Abed Nadir: So you guys are going to Can't Buy Me Love me.
Britta Perry: We're going to what?
Abed Nadir: Like the movie Can't Buy Me Love.
You're going to change me from zero to hero, geek to chic.
Troy Barnes: Oh, he means we're going to Love Don't
Cost a Thing him.
--From NBC's Community
Film and television audiences have often been fascinated with the romantic lives of social outcasts, most often in the context of the
awkward, fecklessly navigating what we think of as "normative" approaches to dating: dressing sharp, flirting, wine, dinner, and a progression of sexual acts using whichever sports metaphor to which you are so inclined. Through transformative makeover montages and popular kids learning to be less heinous, the message seems to be: "Hey, weirdo, assimilate to my ways a bit and I'll take this asshole routine down a notch. And this asshole may just end up being the love of your life."
We've seen it time and time again: She's All That, Sixteen Candles, Some Kind of Wonderful, Angus, Can't Hardly Wait, reality "social experiment" Beauty and the Geek, Never Been Kissed. True love trumps difference with the help of some contact lenses, pants that fit, and/or a noble gesture of some sort that allows the love interest to see past social rank in a "blind" approach reminiscent of
other romance tales involving an Other.
Some have managed to trouble that
trope: Freaks and Geeks, Welcome to the Dollhouse, The 40-Year-Old Virgin, Muriel's Wedding, even Clueless.
And perhaps they've served as predecessors to a new focus on not molding outliers to find conventional love with conventional people, but simply exploring how they seek out companionship in their own way and milieus.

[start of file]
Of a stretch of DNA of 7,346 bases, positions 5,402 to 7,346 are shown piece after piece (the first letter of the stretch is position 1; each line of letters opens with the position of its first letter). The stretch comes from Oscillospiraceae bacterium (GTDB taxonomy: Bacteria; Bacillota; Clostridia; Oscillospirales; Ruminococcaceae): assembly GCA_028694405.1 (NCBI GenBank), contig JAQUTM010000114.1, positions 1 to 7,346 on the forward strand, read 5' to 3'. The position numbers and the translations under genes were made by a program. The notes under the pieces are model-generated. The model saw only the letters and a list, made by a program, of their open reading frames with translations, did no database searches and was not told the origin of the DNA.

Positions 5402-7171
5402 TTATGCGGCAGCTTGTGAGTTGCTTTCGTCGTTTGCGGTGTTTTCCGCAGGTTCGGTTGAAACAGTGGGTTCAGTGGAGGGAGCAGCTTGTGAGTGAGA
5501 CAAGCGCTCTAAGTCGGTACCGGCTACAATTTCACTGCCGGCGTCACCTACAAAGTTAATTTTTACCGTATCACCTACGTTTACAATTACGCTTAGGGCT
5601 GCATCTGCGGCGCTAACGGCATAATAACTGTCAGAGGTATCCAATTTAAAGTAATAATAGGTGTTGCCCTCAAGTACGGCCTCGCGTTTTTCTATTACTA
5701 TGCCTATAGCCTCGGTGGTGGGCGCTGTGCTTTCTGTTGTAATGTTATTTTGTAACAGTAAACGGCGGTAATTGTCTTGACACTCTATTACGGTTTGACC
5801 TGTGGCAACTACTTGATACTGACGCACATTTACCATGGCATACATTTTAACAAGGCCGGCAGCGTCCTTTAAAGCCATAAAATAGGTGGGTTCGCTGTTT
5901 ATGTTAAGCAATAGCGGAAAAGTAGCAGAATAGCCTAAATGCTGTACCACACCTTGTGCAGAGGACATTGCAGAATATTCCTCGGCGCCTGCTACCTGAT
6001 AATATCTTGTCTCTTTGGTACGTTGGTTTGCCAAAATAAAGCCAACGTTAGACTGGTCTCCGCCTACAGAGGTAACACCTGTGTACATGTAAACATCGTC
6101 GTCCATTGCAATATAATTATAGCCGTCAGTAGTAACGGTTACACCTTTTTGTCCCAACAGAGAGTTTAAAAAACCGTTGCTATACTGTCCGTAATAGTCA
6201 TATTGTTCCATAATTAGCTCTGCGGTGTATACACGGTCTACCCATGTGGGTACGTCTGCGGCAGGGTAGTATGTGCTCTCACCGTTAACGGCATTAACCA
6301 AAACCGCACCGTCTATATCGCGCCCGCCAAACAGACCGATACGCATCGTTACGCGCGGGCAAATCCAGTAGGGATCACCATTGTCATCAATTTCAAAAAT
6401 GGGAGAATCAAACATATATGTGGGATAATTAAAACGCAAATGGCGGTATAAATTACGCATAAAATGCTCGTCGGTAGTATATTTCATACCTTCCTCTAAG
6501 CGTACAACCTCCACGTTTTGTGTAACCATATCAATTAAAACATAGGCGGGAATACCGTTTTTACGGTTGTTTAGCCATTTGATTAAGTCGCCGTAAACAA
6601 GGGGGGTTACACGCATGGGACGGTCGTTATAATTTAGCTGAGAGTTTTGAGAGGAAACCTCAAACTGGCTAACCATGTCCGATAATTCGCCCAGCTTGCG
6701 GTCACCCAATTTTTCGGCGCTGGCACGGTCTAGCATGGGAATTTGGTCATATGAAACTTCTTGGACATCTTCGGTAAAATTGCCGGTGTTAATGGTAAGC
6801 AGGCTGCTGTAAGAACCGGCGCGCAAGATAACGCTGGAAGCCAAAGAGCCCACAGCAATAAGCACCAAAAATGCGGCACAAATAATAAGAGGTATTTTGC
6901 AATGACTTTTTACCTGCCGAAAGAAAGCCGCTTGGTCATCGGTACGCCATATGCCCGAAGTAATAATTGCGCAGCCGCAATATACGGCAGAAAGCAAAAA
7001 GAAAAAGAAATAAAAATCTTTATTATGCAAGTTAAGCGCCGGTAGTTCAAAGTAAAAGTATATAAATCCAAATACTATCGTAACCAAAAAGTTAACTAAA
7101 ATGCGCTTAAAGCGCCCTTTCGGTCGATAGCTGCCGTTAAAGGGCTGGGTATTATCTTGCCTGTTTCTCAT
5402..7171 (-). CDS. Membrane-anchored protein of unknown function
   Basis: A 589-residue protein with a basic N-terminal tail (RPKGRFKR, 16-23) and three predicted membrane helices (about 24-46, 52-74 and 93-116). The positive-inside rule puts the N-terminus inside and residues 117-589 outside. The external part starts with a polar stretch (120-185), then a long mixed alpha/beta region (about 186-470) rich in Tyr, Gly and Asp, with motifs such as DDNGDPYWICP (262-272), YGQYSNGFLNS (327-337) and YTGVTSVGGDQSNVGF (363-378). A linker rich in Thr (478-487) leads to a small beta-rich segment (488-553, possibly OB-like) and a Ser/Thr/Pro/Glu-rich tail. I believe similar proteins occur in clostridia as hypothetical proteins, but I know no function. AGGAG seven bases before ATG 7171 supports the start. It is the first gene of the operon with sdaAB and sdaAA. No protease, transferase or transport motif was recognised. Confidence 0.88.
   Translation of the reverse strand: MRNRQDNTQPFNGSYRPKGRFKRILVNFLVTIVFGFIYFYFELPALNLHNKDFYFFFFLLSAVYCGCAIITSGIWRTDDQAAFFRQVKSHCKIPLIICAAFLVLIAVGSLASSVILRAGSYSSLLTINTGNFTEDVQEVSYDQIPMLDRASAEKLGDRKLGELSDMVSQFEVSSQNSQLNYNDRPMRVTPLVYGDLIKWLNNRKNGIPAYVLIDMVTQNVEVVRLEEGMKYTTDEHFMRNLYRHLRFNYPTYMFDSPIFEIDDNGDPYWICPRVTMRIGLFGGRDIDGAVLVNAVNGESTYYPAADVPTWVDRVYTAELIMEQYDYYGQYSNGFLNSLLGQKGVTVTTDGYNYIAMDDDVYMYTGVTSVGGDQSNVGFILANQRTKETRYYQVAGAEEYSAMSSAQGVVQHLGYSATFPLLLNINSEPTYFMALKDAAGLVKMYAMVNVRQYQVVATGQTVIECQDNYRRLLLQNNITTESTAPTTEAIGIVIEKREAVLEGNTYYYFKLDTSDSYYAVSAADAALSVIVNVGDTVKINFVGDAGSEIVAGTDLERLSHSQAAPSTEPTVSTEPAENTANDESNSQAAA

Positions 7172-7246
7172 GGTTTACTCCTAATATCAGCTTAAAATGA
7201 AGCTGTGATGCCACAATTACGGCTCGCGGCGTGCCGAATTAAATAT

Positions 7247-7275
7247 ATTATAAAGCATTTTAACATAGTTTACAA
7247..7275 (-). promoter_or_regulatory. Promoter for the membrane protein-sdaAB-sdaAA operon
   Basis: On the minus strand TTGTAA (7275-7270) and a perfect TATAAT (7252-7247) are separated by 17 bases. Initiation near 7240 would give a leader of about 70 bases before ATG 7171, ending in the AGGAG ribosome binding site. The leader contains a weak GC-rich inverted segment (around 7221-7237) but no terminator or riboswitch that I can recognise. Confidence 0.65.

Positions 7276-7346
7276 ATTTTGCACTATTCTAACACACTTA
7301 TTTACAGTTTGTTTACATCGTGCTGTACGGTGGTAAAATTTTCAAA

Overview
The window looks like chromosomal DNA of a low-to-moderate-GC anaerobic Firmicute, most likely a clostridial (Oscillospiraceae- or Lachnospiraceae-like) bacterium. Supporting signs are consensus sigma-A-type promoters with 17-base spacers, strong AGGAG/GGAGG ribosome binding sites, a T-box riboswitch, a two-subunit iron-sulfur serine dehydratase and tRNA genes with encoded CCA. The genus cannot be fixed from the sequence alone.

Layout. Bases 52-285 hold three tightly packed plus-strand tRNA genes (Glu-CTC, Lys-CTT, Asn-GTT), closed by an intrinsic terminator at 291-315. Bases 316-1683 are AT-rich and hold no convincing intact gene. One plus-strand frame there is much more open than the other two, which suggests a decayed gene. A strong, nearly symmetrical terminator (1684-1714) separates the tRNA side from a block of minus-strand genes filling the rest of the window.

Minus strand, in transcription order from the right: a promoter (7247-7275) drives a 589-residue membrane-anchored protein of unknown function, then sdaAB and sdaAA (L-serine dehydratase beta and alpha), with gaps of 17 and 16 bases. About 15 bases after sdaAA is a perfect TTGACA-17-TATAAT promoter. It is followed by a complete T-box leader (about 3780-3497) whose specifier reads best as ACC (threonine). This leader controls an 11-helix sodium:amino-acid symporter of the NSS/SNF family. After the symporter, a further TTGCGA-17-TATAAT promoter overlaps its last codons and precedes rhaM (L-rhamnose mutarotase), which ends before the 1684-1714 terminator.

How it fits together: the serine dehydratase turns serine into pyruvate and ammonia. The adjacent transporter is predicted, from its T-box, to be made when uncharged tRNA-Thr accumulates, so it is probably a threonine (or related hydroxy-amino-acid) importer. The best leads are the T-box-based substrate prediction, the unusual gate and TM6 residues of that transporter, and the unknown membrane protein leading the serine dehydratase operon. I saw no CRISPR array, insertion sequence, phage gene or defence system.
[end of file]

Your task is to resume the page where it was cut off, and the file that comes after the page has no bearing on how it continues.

TLC dropped two reality specials on us this winter that have left this writer anxiously awaiting more episodes, though it's unclear whether they'll return as regular series. Virgin Diaries and Geek Love followed adult virgins (some by choice and some quite eager to shake the label) in various stages of relationships, and fan-boys and -girls at a Comic-Con speed-dating event, respectively.
From a pair of devoutly religious newlyweds who don't touch tongues until they're standing on the altar (you've probably seen this clip already) or a Teenage Mutant Ninja Turtles obsessed 20-something creating sparks with a fellow nerd [Him: "My favorite is Michelangelo."
Her: "Me too!"], these specials allow us to gawk and smirk, but also to accept that relationships don't need to fit our conception of what is socially acceptable.
Why tell a Star Wars fanatic that he needs to buy spritz Axe body spray and pop his collar in order find love? Why not just help him find someone who appreciates a meticulously handmade Han Solo costume? The founders of the forthcoming sci-fi themed brothel in Nevada were likely already asking themselves that question.
In fact, telling sexual "normalcy" advocates
to shove off has been quite prevalent in the media lately even outside of the explicitly nerdy realm. Just in the past few weeks, Jezebel and the BBC have featured articles on asexual adults who have complex identities and communities and don't need another person asking them whether they've
been abused or have a hormone problem. The New York Times also featured a lengthy profile on dating with Asperger's Syndrome and how the traits of that particular condition don't jibe with widely accepted notions of romance and courtship. Even in the Community reference that opens this piece, it's been implied since the show's first episode that pop culture encyclopedia Abed has Asperger's, making his friends'
attempts to Can't Buy Me Love him even more layered with meaning when they ultimately fail.
Is a black sheep sexual revolution on the horizon? Perhaps it's always been here, but it's refreshing to know that the rest of us are starting to accept when others let their geek flags fly.